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Reason Foundation

Security and Urban Decline

Leonard Gilroy
July 24, 2005, 8:50am

According to Joel Kotkin, the survival of 21st century cities depends on shifting focus back to the primary function of government -- protecting the lives and livelihoods of urban denizens: Kotkin provides an interesting perspective on the matter, viewing recent urban depopulation and economic decentralization trends in a greater historical context. He also challenges the currently in-vogue notion of "creative cities" (popularized by author Richard Florida) -- the idea that the path to urban revitalization lies in becoming "hip and cool" and attracting young, creative residents:
    The U.S. cities that have declined most precipitously and consistently -- Baltimore and Detroit are obvious examples -- are those plagued by the nation's highest crime rates. Attempts by mayors in these cities to be "hip and cool" have not turned them around, in large part because they are still perceived as unsafe. Baltimore's Mayor Martin O'Malley has cultivated an image of coolness for himself and encouraged other "cool" people, including singles and gays, to add to his city's "creative class." Yet as one Baltimore resident suggested to me recently: "What's the point of being hip and cool if you're dead?"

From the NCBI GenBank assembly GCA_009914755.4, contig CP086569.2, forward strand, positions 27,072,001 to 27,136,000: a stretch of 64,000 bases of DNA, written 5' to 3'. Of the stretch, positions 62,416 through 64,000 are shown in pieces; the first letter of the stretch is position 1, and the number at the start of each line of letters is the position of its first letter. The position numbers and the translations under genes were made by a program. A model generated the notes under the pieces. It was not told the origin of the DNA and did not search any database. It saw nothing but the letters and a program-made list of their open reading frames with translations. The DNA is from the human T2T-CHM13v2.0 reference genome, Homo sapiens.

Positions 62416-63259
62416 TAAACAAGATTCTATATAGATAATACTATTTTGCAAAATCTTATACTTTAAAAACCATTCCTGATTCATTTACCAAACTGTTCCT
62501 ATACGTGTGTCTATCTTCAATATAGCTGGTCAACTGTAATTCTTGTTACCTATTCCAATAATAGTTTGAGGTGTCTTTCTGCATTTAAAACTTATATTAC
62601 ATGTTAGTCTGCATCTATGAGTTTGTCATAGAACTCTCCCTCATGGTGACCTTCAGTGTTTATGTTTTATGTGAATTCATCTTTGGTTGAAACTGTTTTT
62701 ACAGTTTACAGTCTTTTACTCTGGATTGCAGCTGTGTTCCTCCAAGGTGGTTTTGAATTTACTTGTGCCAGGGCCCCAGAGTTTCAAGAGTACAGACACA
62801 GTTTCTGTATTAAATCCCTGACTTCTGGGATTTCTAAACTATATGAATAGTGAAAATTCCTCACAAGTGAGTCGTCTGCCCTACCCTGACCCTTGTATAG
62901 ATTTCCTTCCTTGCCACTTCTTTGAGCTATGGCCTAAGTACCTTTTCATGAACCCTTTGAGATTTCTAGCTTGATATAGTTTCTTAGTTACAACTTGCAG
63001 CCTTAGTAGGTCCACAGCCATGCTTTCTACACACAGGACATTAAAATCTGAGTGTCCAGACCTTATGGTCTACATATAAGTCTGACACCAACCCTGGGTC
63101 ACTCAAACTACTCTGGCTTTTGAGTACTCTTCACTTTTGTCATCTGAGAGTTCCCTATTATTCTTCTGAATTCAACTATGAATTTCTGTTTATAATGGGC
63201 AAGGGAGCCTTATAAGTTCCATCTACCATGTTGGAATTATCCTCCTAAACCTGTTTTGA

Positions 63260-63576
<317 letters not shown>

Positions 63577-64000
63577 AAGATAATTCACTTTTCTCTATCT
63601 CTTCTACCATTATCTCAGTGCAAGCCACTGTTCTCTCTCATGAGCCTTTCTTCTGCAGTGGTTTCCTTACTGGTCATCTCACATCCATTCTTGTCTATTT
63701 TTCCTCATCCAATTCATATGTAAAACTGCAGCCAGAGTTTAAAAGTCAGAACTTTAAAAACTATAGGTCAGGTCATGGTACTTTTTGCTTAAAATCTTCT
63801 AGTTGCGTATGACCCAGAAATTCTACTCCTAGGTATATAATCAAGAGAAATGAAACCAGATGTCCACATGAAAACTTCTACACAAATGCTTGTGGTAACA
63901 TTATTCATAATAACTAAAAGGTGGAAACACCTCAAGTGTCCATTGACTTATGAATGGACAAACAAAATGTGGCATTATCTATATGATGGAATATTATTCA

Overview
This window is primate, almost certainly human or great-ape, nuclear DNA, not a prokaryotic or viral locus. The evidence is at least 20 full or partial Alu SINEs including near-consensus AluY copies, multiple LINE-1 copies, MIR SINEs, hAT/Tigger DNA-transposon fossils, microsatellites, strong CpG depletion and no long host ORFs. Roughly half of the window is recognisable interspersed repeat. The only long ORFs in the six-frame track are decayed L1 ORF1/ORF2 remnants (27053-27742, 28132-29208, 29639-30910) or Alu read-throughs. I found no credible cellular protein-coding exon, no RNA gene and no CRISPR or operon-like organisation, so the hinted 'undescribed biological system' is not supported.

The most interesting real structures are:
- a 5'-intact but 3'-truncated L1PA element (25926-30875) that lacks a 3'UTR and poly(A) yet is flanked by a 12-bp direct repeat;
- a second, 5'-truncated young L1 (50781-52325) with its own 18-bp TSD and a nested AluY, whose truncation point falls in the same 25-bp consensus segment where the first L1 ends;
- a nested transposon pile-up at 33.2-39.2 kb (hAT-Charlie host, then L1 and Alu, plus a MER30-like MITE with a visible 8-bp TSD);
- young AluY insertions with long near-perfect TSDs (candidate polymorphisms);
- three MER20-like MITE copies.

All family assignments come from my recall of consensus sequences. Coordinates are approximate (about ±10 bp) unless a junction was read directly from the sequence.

While cities do face numerous challenges that must be addressed -- such as underperforming schools, a stifling regulatory climate, and aging infrastructure -- Kotkin makes a valid point that cities cannot afford to take their eyes off their primary mission: providing a secure environment for citizens and businesses to pursue their livelihoods. He also wisely cautions that strategies matter; security policy that comes at the expense of personal freedom and privacy can have the unintended effect of degrading the urban quality of life. Read the whole thing. (via Planetizen)

Leonard Gilroy is Director of Government Reform


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